True confession here: my everyday self-care practices are very helpful and similar to what my friends suggested. At the top of the list was taking care of my physical health. Several friends suggested taking a bath or getting a massage, and others mentioned exercising, getting enough sleep, being playful, and spending time in nature.
Baths, massages, healthy food, and exercise—all good ideas. But I was experiencing extraordinary stress… So I had to ask myself, “How many baths will I need in order to feel taken care of? How long could I stay in a bathtub until the self-care sunk in?”
I also liked hearing how other women nourished their spiritual lives—through meditating, practicing mindfulness in daily life, and keeping a gratitude journal. Under duress, I’d let these practices slip away. I appreciated the reminders.
Ultimately, I realized that even with rebooting some practices I’d neglected, these difficult times demanded extraordinary self-care. What new point of view or level of commitment would help me now?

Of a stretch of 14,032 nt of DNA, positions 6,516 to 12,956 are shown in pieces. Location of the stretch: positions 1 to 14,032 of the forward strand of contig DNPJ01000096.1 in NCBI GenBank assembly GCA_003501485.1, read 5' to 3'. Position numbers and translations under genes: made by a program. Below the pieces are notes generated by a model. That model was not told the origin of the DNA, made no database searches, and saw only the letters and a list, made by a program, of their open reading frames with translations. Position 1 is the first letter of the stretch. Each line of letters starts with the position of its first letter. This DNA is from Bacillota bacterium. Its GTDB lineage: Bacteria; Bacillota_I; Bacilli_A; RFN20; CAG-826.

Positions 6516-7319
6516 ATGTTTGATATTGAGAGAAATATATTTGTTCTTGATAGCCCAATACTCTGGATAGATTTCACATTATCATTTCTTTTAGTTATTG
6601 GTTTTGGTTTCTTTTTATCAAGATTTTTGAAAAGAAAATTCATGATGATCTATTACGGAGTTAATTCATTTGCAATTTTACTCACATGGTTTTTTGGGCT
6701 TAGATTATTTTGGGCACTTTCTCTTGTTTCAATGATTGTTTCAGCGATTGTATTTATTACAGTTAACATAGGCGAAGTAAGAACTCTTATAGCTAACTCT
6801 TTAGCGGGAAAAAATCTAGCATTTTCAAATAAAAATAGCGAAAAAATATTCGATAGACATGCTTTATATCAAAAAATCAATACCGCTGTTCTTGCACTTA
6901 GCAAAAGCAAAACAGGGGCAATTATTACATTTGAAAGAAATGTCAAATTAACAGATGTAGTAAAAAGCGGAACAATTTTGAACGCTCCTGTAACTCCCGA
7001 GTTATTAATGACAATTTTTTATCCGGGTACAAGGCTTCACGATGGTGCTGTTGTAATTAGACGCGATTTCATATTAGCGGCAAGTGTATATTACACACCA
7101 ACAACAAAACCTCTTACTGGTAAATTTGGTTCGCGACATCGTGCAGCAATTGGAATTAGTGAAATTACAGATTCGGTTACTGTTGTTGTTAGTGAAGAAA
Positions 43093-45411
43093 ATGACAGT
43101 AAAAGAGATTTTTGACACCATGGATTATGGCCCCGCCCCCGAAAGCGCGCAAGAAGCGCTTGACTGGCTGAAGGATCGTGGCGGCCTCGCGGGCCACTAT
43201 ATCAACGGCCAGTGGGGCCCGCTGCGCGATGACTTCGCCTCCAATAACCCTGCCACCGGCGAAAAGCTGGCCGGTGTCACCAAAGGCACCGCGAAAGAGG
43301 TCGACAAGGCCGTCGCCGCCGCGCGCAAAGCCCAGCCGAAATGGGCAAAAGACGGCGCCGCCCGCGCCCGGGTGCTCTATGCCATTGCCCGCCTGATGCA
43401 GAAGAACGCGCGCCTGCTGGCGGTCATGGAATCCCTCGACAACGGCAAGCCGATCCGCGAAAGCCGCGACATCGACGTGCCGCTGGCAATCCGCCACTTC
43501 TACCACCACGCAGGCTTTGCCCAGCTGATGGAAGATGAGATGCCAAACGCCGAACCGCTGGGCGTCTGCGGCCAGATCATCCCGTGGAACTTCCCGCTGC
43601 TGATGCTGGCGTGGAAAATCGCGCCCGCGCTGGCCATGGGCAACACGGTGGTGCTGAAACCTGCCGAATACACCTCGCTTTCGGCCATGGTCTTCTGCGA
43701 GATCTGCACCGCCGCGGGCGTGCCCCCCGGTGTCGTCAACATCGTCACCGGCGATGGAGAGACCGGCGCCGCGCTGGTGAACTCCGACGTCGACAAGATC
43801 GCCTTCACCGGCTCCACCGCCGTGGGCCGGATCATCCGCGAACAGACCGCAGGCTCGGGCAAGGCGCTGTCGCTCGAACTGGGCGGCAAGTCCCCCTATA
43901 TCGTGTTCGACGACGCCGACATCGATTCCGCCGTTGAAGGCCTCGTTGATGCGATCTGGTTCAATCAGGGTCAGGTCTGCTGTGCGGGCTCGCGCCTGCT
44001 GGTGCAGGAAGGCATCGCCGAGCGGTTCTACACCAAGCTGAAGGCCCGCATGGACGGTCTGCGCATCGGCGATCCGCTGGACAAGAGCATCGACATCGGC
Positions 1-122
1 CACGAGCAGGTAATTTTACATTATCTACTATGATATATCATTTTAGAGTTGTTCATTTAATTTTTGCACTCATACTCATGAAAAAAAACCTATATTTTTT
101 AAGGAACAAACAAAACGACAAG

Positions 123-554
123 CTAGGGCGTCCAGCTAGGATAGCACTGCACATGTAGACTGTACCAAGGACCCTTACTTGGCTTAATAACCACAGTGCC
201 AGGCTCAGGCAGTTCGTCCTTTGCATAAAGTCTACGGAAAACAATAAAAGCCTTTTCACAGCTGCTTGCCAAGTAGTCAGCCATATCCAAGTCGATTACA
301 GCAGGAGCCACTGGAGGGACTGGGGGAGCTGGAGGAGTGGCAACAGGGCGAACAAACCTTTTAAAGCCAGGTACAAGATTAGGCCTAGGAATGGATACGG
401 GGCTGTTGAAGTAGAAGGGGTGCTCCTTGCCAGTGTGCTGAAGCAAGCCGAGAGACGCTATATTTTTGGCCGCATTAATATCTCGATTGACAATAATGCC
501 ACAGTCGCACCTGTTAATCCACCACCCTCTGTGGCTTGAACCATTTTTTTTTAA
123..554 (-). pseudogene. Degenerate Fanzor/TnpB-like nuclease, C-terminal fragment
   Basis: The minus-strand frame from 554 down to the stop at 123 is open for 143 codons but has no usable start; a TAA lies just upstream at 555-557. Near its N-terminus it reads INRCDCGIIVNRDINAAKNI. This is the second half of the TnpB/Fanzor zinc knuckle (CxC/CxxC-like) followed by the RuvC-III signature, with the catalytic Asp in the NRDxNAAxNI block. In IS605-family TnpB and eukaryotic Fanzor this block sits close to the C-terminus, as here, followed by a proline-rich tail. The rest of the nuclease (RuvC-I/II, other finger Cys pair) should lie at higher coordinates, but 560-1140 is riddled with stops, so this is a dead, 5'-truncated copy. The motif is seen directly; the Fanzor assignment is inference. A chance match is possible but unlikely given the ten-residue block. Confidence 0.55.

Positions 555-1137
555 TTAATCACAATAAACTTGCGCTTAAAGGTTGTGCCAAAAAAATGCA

3 Extraordinary Self-Care Practices
Before you can commit to extraordinary self-care, you must recognize and appreciate that your time, energy, and space are valuable, irreplaceable resources. Extraordinary self-care necessitates protecting them. To practice extraordinary self-care, establish your boundaries.
Taking a bath, making art, or talking on the phone with a close friend needs a certain kind of private space, which warrants a physical boundary. If your self-care includes items with a price tag, like a vacation, then you’ll need to pay attention to money and set up some boundaries around your finances. You can’t take a bath, a walk, or a vacation unless you have set aside the time or money for it.
Without reliable boundaries, you’re more like to postpone, reschedule, or discount the need for any of your self-care activities. Your list can start with taking a bath and end with writing a bedtime gratitude list, but without boundaries, the items on it can feel unmanageable